Air Safety & Flight Operations ManagerBroughton, Nr ChesterThe Air Safety & Flight Operations Manager will be responsible for providing guidance and direction for the planning, implementation and operation of the RSL Air Safety Management System (ASMS).Additionally they will be responsible for ensuring that all Flight operations are conducted in a safe manner and within the Civil and Mi...
Korr are currently engaging A320 and A330 B1 and/or B2 Licenced and Unlicensed Aircraft Maintenance Engineers for long term contract roles in New Zealand. Those with additional B737 and/or B787 ratings and experience are sought after but not essential.
About Korr Group
Operating since 2004, the Korr Group has become a key player within the aviation and aerospace sector providing high quality se...
Aviation Link is looking for B777 and/or A320 Flight Mechanics.
Qualifications & Requirements:
B1 (A&P) &/or B2 (Avionics) License.
EASA/FAA A320 FAM type rating.
EASA/FAA B777 type rating.
VIP experience preferred.
English language proficient.
Maximum age is (50)
Rotation: 56 days on/28 days off
Line Up Aviation has carved its own place in the recruitment of Aviation and Aerospace personnel all over the world for more than 29 years. We work with some of the industry’s best known companies who demand the highest standard of applicants. Flight Station Engineer on B777-200 LR - based in the US (must be already living in US)Client: My client is one of the world’s lea...
Flight Engineers look after aircraft electronics, engines, airframes, instruments, radio systems and more. Their specialisms are clearly wide, but day to day they go about installing, maintaining and repairing these crucial components to make sure the aeroplane is safe and performing at optimum capacity. Engineers repair the frames and mechanical parts and there are specialists to handle the electronics; Avionics technicians. Day to day, Flight engineer will use a variety of instruments to test wear and tear on the aircraft and its components, replacing any defective parts using hand tools. Then they inspect the newly installed part to ensure it meets the standard required all the while keeping a detailed record of the tasks undertaken for reference. Maintenance staff need to be flexible, as aircraft can arrive at any time of day or night, and need to be inspected soon after landing. Then all work must be done quickly, as the aircraft will likely have a tight flight schedule to keep to. This means that the work of flight engineer is often stressful, working at odd hours and with the clock ticking.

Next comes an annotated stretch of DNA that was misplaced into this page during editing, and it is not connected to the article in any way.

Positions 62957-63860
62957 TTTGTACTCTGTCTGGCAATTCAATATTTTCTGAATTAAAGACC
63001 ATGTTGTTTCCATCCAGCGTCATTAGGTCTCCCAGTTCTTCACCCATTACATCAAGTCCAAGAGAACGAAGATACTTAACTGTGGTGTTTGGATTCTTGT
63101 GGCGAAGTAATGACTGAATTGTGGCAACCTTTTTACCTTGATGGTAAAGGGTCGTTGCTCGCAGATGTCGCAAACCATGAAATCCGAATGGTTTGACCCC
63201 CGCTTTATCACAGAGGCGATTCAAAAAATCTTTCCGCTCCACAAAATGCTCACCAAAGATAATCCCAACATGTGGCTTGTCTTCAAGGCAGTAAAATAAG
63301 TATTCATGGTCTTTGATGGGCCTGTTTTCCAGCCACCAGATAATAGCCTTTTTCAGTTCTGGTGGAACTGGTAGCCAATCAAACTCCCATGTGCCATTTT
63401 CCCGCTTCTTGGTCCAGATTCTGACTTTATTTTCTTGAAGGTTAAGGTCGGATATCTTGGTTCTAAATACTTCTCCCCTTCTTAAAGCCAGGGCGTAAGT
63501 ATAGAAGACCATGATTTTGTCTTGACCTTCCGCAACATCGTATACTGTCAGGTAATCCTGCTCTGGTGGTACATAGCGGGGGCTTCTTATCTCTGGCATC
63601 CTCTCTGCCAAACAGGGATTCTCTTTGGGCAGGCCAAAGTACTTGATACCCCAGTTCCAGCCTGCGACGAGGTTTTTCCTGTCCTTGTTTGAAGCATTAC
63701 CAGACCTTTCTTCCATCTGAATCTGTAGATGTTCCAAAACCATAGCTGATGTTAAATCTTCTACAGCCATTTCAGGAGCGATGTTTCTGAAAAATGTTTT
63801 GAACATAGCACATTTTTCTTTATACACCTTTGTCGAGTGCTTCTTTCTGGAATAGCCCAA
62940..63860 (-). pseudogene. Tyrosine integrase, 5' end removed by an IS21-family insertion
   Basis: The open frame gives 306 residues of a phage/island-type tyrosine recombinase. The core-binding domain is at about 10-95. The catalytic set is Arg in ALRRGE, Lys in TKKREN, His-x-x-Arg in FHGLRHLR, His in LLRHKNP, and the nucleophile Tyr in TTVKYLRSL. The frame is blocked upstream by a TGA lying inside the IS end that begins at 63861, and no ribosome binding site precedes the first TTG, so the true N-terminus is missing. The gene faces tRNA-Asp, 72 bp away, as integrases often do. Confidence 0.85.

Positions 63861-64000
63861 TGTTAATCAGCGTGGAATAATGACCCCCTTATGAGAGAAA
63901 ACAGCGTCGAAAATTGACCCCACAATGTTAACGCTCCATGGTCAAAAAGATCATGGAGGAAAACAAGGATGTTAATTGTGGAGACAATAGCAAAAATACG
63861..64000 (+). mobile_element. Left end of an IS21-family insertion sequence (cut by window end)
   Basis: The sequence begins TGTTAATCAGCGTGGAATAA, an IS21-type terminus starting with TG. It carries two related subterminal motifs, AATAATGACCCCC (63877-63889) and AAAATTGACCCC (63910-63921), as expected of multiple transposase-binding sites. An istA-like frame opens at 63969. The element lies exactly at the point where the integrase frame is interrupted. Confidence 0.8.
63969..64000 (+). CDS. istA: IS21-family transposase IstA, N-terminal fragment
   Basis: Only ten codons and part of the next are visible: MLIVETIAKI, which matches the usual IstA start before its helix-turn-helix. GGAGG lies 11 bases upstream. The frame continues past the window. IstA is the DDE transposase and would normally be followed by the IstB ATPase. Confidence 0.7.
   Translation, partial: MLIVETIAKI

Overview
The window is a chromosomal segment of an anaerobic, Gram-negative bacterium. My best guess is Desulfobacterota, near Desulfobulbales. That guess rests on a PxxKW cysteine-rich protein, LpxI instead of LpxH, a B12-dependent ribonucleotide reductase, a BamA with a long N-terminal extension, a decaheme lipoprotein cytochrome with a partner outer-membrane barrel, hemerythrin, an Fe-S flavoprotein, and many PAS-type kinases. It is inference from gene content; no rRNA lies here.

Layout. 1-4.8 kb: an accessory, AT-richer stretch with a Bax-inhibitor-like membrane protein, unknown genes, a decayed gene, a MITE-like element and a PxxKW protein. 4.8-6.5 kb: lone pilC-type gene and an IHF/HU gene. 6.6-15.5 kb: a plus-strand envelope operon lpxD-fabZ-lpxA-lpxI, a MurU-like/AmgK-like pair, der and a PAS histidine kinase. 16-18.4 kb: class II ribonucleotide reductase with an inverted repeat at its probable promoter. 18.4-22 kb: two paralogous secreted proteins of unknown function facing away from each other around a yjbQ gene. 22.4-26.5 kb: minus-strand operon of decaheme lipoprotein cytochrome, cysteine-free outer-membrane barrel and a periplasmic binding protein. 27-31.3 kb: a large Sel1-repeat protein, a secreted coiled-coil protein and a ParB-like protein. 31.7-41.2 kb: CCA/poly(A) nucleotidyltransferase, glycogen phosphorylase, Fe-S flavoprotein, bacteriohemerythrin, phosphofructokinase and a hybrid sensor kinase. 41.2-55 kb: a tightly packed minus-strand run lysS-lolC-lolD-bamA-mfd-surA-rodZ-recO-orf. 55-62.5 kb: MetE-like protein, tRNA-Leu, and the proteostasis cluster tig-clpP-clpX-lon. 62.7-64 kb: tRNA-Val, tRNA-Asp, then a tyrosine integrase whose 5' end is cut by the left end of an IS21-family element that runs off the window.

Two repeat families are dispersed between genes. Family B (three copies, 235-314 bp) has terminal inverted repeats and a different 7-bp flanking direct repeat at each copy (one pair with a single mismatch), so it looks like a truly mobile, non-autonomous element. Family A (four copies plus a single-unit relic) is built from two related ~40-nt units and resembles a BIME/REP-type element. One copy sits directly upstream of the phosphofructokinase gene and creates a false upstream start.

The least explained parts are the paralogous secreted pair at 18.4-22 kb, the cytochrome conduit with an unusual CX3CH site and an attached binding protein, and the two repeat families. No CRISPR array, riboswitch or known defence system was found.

All flight engineers need to undertake a course of study accredited by the relevant aviation authority. These qualifications can be split into two categories, Category A and Category B. Category A licences qualifies you to work on operational aircraft, performing only minor maintenance and part replacement tasks. A six month qualification and year’s certified experience is the most common route to a Category A licence. Category B licences qualify you to perform larger shceduled maintenance. There are a range of B1 licences, specialising on a number of planes with different engines: both fixed wing and rotary wing, both turbine and piston engines. B2 engineers are avionics technicians dealing with the communication, navigation, radar, guidance and control systems.
A flight engineer’s starting salary is usually between £20,000 and £25,000 but more experienced aerospace engineers often earn somewhere from £28,000 to £40,000. A more senior flight engineer, will regularly earn between £45,000 and £60,000.